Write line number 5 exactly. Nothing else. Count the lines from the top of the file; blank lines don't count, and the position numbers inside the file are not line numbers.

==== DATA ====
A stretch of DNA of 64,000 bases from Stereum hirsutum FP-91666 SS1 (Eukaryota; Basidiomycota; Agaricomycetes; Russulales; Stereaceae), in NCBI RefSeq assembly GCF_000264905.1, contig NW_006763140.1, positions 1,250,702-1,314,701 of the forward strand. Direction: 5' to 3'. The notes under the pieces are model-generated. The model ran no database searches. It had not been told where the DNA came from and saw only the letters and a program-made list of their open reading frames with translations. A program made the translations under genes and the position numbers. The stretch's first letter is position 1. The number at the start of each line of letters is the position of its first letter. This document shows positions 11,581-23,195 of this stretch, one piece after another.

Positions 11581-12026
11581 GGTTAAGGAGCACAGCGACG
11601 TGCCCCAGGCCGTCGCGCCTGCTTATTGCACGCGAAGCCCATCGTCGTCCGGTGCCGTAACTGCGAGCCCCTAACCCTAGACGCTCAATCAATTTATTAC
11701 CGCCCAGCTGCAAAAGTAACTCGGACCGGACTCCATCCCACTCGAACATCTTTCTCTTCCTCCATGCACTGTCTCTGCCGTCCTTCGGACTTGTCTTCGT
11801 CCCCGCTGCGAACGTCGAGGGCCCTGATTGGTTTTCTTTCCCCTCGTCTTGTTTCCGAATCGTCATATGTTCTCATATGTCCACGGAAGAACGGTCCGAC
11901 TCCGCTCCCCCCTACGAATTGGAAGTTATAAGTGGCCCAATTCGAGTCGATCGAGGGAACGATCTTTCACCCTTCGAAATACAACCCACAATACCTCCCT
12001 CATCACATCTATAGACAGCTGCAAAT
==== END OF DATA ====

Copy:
11701 CGCCCAGCTGCAAAAGTAACTCGGACCGGACTCCATCCCACTCGAACATCTTTCTCTTCCTCCATGCACTGTCTCTGCCGTCCTTCGGACTTGTCTTCGT